A Practical Guide to Brushed Concrete Driveways
Why Concrete Driveways?
Concrete is a fantastic driveway material. It is adaptable, preferred for durability, appearance, and low maintenance, and indicates quality construction from the start. A concrete driveway solves all of these problems.
Concrete driveways have long been known to provide homeowners with trouble-free service. The reason is straightforward. Concrete is long-lasting, with many driveways lasting 30 years or more without major maintenance. Concrete, like many other high-quality purchases, saves money in the long run.
From the street to the garage, a custom-designed concrete driveway not only adds visual appeal but also long-term quality and value to your home.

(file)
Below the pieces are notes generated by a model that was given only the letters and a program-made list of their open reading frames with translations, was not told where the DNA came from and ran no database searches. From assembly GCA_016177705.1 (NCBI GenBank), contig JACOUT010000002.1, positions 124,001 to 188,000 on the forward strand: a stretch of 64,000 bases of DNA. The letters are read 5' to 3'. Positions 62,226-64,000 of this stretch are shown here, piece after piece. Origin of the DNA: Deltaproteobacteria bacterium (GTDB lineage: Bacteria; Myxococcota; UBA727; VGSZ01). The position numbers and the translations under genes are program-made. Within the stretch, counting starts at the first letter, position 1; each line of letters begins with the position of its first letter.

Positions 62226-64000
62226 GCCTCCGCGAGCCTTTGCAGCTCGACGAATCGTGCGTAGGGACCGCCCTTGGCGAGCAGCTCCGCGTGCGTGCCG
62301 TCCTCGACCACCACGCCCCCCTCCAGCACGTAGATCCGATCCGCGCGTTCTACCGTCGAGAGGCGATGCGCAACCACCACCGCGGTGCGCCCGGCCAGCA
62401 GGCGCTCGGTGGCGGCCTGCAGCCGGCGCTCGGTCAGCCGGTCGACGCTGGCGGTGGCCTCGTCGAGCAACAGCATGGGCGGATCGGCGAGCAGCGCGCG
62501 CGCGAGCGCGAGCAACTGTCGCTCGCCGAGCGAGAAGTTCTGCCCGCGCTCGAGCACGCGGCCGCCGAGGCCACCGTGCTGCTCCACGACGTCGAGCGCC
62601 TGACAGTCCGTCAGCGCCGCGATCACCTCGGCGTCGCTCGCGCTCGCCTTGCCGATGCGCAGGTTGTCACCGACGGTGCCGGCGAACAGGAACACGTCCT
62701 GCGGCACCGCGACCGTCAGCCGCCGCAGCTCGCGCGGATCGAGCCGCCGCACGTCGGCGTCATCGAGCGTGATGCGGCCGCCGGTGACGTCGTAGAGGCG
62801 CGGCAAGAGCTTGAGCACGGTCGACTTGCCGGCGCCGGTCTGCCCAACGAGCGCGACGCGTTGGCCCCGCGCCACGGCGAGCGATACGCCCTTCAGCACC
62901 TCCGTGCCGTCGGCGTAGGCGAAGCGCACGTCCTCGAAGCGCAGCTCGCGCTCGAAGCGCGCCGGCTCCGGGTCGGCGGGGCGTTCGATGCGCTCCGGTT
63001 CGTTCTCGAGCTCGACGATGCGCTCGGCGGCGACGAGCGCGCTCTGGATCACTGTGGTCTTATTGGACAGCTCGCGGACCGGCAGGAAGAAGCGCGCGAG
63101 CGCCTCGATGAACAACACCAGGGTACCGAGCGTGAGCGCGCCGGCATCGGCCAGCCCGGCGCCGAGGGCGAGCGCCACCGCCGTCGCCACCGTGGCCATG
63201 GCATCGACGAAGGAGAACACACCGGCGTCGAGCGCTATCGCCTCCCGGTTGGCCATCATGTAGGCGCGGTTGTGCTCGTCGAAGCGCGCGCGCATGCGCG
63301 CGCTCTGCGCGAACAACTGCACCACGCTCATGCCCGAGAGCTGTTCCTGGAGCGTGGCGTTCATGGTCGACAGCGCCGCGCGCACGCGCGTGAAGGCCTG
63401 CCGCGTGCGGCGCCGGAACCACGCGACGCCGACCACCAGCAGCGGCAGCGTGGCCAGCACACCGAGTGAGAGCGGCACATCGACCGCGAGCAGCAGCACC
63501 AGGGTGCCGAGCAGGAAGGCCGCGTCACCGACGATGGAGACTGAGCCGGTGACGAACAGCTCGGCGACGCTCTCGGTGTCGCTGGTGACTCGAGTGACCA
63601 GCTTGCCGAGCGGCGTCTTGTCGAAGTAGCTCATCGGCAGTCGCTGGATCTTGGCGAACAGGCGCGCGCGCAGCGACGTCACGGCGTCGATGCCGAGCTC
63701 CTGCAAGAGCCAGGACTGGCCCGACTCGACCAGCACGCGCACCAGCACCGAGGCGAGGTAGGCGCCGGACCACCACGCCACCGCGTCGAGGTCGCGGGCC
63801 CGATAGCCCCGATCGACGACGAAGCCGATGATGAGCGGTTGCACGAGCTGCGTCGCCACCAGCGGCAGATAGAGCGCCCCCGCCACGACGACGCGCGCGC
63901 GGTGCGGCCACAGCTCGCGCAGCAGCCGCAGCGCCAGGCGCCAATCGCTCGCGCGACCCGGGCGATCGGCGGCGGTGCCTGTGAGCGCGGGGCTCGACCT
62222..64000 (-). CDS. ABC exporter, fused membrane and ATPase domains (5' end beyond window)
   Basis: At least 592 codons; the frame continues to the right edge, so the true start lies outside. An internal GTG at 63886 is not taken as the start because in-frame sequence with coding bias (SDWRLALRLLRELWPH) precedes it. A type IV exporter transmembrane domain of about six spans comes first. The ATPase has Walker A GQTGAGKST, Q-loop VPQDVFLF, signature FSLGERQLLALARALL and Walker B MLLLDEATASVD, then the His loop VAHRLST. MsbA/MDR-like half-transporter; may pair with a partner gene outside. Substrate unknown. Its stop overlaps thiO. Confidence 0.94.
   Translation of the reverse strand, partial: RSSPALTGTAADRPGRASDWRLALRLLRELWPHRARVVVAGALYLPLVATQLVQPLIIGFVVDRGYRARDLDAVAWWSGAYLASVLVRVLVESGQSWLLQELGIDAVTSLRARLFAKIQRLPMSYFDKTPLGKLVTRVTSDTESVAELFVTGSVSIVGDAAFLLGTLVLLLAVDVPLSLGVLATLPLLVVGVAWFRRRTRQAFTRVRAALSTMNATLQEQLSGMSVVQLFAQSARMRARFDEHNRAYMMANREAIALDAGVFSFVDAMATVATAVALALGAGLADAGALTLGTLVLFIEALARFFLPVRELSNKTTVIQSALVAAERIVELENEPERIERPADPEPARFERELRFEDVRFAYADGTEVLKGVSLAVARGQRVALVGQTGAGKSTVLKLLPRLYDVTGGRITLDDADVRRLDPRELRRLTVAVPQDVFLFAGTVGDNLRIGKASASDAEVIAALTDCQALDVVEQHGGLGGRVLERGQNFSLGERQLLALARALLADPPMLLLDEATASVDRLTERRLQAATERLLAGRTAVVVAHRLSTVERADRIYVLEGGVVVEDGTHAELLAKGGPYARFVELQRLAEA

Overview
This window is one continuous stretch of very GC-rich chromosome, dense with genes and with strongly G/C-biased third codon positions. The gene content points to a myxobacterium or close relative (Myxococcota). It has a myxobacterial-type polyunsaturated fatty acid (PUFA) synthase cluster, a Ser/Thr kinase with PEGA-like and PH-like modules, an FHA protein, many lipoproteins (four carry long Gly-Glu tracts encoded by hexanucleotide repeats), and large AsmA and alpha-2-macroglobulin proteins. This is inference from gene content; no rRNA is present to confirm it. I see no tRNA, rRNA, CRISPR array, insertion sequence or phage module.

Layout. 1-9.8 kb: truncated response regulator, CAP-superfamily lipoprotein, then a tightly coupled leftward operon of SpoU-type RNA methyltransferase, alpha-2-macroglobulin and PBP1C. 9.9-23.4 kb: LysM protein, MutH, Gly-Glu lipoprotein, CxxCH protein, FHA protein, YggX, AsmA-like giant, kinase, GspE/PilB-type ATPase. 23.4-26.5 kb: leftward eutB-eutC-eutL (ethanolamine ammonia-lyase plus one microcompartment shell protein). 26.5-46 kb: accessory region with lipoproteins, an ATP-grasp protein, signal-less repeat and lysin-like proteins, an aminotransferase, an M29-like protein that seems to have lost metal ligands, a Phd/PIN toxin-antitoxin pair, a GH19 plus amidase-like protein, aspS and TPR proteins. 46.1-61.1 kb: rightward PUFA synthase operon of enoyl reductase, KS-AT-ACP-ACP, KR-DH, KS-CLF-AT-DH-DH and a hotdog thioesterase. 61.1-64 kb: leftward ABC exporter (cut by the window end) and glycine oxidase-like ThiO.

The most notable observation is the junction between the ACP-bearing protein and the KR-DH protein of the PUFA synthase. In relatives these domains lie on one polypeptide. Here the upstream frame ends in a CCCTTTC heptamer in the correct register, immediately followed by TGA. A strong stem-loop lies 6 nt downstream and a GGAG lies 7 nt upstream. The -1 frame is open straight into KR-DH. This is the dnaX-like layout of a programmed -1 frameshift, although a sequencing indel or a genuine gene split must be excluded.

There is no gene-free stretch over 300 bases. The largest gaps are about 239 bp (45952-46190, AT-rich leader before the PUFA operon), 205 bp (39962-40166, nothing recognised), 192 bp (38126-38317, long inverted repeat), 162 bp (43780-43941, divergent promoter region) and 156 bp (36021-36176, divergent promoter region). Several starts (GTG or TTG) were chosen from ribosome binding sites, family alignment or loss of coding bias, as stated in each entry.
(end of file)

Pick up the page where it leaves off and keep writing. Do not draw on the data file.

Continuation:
The quality of the finished concrete driveway is always the result of careful planning. Spending time at this stage can aid in the elimination of potential problems later in the construction process. The size of the driveway is one of the first things to consider.
A single-car driveway should be eight to nine feet wide, while a double-width driveway should be 15 to 18 feet wide. If the distance from the street to a two- or more-car garage is sufficiently long, the initial entry approach can be single-car width and then widened near the garage to accommodate all car stalls. Extra parking or a turn-around area can be included if space is available. Also, during the planning stage, consider adding a concrete patio or porch addition.
For passenger car driveways, non-reinforced pavement four inches thick is standard. A thickness of five inches is recommended for heavier vehicles. To prevent standing water, the driveway should be sloped towards the street by at least 1%, or 1/8 inch per foot, for proper drainage.
Concrete can now be formed into almost any shape, texture, pattern, or color. It is a cost-effective way to add a new dimension of quality and elegance to your home.